That leaves us with Faye and Elfie, surrounded by Rue and her fellow legends of VII, as these two eagerly bat question after question to their heroes standing before them. To be next to and talking to both the Crimson Prince and Xames Scott AND the author of When You Really Think About It is a treat this would-be couple just can’t handle. They’re both ready to faint, but I think they’ll manage.
“So,” Faye bluntly asks everyone present, and for that matter, everyone in creation for all she cares, “any advice on patience? I am the antonym of that word, from my obsession with Elfie to not being able to cope well with other girls who seem to have Ent in their sights, even when they really don’t. Help?”
The volumes of advice pour out from the team, with the guys referencing Scripture and the ladies mixing in a bit of personal experience to show how they applied biblical principles to each situation. All this sound advice almost causes Elf to ask the group’s opinion on the whole Ultimate Machine gig, but he decides against it. They might help Faye calm down, but then they might not. Best not risk it. Besides, Ent concludes that AB sending mirrors throughout time and space to set the villains up for destruction might have been the source of the Ultimate Machine myth. AB might have started, or at least perpetuated, the rumor about the Ultimate Machine in order to drive the villains out as they attempted to join together in an effort to bring about the end of the System. Then again, this seems quite deceptive, even if it’s to vanquish evil, so Elf concludes AB wouldn’t stoop to lying to save the System.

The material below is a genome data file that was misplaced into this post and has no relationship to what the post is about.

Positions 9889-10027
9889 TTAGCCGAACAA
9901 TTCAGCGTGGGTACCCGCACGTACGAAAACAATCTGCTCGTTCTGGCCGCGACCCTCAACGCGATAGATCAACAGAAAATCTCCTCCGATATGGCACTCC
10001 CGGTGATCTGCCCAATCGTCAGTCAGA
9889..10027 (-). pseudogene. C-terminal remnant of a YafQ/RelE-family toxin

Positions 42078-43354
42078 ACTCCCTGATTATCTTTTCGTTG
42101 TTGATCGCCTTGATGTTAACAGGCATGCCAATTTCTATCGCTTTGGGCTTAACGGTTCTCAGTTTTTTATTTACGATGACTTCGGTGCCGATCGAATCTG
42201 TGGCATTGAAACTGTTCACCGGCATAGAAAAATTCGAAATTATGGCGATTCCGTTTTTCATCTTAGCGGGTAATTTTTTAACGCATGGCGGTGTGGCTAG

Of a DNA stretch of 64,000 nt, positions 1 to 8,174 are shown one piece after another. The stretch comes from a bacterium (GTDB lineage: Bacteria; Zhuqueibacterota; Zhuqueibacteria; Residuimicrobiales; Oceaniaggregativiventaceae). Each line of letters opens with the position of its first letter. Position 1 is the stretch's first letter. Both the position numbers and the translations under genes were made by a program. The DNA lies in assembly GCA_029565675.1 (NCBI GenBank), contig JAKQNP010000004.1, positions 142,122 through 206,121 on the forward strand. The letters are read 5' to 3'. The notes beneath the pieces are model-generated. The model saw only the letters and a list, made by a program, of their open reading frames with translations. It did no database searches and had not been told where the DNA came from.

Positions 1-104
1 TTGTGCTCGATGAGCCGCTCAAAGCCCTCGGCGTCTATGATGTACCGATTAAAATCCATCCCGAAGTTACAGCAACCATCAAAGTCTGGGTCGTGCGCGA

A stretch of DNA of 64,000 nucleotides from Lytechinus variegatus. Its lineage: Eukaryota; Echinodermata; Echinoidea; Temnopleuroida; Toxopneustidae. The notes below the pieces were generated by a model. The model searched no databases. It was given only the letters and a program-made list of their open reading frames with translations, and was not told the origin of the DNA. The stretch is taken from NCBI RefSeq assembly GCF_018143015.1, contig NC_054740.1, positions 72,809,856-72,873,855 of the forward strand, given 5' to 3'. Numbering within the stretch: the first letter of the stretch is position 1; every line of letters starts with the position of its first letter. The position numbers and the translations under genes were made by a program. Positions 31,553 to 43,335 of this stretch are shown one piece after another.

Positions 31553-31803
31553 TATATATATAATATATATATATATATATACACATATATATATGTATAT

So, want to know what Jo and Mercy are doing while these kids eagerly get their fill of wisdom and Bible knowledge? They’re playing video games. Hey, there’s nothing wrong with that. In fact, the game they’re playing is very educational, for soldiers. It’s one of their fighting sims, and Jo is stomping poor Mercy.
“Now, I see where Kammy and Owan get their arrogance from,” Mercy teasingly complains.
“Don’t go making excuses, Mercury Girl,” Jo defends herself. “This is what happens when you slack on your old System Guard skills.”
“Blah, blah, blah,” Mercy chortles, “I bet you pray every day for the kids to graduate so you can lounge around like I do.”
“Yes,” Jo admits in humorous embarrassment, “Yes, I do.”
As far as the VII folks go, Duplica stands with Virginia and Trixie, asking them how they’ve adjusted to life as fictional characters.
“Well,” Jenny assesses, “in a way, it’s different, but I’m already artificial, so it didn’t affect my sense of reality. In fact, it makes me feel more real to know that I’m a PAC just like Trixie.”
Trix butts in. “Yeah, finding out I’m a computer program just like Jenny was weird, but I think it’s cool. I mean, we’ve been able to meet SBX Virginia and Trixie with their friends…or were they from XI? Aw, it doesn’t matter these days. We’re all in one interstellar burrito now.”
“We’re…in a burrito,” Duplica rehearses. “Well, I’m glad you help keep things nice and cheesy, Trixie Trix.”
“Guys! Seriously? You get an interview with THE System Guards and don’t even invite us?!”
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